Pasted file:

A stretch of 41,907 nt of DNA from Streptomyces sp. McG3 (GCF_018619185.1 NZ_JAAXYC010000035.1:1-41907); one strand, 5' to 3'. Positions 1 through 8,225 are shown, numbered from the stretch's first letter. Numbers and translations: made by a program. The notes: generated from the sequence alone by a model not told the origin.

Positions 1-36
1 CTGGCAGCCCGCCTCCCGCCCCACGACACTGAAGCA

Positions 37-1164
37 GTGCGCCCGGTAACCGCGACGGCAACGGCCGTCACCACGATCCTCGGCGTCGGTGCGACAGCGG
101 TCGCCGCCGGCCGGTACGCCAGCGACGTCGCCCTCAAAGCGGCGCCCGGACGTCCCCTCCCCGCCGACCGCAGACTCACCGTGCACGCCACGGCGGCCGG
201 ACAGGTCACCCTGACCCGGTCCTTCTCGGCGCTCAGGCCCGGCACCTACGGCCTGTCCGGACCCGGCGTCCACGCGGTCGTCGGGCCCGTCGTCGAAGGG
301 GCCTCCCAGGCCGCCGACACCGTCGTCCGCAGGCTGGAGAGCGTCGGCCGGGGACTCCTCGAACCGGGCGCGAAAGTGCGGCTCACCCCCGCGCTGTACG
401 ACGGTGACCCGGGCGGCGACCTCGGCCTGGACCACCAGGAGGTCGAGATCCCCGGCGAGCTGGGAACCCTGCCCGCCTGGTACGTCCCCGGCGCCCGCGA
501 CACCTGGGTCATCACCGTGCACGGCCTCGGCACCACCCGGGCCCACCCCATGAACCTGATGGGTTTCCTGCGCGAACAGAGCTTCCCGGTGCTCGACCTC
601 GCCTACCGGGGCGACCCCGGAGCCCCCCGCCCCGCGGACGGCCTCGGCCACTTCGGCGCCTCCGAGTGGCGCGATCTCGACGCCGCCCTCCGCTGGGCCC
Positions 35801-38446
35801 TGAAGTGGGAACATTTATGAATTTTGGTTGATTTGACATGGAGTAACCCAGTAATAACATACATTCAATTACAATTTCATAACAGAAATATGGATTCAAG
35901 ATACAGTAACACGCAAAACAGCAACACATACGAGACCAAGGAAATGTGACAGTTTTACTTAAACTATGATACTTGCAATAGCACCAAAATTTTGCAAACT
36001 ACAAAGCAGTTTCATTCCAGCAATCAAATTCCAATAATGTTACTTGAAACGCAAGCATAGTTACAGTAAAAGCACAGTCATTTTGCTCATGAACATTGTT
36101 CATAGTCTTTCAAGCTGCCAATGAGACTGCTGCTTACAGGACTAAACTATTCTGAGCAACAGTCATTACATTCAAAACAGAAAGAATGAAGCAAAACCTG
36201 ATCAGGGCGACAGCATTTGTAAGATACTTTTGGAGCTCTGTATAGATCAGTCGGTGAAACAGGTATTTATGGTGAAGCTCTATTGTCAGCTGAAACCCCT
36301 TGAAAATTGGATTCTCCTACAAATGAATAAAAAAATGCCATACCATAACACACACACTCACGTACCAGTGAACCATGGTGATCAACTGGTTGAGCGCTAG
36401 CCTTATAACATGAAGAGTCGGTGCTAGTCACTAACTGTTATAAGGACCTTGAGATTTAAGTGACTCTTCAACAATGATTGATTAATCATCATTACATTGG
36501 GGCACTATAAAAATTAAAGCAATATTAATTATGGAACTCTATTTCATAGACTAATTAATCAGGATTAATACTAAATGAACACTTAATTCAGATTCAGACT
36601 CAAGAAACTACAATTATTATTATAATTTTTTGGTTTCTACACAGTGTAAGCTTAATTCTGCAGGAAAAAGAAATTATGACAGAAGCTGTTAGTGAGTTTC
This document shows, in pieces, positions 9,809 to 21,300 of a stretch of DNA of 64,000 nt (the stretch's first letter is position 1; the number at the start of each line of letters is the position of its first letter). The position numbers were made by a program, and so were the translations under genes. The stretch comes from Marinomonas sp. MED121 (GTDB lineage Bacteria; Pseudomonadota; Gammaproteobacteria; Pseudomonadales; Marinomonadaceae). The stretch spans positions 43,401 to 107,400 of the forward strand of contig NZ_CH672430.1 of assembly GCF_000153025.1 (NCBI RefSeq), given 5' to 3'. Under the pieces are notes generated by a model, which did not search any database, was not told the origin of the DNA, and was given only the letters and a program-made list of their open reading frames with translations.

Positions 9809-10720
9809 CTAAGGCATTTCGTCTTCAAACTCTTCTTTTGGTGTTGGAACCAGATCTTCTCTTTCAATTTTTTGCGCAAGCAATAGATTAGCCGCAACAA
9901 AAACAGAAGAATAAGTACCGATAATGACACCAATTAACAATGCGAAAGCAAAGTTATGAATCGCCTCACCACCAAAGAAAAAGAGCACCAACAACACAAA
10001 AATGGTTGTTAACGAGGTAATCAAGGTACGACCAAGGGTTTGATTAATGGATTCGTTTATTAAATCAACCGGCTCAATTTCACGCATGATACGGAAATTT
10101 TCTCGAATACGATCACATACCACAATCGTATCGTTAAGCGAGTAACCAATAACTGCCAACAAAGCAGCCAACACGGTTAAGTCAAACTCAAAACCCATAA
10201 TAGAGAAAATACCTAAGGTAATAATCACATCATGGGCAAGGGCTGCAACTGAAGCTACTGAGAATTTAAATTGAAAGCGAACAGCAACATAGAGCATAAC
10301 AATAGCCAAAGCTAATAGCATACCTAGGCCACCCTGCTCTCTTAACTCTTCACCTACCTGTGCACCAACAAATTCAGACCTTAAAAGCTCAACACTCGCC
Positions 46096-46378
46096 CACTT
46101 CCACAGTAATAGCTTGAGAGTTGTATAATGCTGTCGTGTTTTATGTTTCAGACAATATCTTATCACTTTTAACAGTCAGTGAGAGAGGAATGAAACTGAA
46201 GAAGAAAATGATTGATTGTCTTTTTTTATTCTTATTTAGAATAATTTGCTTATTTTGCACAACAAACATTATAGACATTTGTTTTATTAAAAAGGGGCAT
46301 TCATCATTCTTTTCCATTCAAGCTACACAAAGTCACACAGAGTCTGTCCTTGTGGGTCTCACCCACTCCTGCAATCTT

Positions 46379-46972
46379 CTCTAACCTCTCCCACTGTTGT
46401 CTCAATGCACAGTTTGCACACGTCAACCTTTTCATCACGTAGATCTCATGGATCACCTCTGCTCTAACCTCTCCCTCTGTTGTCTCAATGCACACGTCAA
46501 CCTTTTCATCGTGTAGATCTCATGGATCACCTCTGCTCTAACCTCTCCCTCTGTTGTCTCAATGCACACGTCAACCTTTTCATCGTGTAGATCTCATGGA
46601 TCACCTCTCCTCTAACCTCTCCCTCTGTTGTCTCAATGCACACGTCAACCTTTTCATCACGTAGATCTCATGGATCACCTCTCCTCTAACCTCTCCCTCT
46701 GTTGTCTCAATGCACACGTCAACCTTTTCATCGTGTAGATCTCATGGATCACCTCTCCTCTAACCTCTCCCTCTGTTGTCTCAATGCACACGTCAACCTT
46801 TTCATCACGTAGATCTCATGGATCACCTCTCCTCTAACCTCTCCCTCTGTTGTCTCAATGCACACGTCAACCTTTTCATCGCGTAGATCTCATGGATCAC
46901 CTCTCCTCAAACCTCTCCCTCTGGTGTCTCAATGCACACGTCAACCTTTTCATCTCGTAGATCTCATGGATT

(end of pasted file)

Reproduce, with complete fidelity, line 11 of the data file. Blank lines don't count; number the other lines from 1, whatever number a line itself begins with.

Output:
601 GCCTACCGGGGCGACCCCGGAGCCCCCCGCCCCGCGGACGGCCTCGGCCACTTCGGCGCCTCCGAGTGGCGCGATCTCGACGCCGCCCTCCGCTGGGCCC